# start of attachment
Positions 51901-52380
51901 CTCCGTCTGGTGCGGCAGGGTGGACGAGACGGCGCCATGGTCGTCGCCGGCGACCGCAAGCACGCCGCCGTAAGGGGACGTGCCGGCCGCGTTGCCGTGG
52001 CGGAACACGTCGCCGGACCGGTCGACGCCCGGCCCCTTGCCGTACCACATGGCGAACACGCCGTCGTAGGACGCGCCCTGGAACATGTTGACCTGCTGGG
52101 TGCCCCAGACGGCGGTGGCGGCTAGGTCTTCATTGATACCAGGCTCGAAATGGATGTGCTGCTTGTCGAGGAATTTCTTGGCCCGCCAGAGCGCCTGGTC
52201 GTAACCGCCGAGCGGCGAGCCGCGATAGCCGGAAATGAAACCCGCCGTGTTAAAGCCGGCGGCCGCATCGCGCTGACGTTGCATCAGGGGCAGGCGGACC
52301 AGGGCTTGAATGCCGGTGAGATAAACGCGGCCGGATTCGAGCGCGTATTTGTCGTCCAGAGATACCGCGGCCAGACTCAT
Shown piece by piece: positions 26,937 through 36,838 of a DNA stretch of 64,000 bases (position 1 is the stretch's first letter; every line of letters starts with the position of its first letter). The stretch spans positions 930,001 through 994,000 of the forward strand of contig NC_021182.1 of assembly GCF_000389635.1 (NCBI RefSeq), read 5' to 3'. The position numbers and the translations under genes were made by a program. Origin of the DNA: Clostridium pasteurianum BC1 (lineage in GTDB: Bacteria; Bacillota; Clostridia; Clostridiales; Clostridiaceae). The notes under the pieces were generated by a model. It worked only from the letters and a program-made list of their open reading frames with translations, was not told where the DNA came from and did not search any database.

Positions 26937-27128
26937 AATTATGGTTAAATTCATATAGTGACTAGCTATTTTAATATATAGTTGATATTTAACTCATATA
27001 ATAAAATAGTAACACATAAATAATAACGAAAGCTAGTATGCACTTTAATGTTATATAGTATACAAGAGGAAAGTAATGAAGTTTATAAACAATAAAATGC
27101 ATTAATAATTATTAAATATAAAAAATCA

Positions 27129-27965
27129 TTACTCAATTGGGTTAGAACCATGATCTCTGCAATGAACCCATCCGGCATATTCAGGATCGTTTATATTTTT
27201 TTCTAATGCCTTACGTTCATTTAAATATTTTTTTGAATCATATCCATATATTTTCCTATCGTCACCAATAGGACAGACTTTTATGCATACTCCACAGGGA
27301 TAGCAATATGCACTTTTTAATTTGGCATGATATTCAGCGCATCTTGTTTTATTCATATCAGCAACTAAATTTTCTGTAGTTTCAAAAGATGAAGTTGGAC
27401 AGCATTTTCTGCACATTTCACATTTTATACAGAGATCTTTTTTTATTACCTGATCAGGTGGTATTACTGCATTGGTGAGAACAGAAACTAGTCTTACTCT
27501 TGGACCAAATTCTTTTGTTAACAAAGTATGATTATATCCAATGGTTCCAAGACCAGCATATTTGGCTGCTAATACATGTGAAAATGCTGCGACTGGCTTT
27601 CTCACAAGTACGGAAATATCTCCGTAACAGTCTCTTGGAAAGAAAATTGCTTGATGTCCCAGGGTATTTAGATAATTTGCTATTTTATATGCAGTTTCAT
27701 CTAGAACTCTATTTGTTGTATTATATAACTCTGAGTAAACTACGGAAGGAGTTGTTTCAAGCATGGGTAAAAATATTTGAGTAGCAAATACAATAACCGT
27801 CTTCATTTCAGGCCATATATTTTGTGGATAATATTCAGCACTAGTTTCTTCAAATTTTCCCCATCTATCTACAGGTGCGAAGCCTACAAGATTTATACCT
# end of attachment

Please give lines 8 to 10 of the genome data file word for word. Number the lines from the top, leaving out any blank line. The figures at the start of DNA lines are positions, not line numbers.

Positions 26937-27128
26937 AATTATGGTTAAATTCATATAGTGACTAGCTATTTTAATATATAGTTGATATTTAACTCATATA
27001 ATAAAATAGTAACACATAAATAATAACGAAAGCTAGTATGCACTTTAATGTTATATAGTATACAAGAGGAAAGTAATGAAGTTTATAAACAATAAAATGC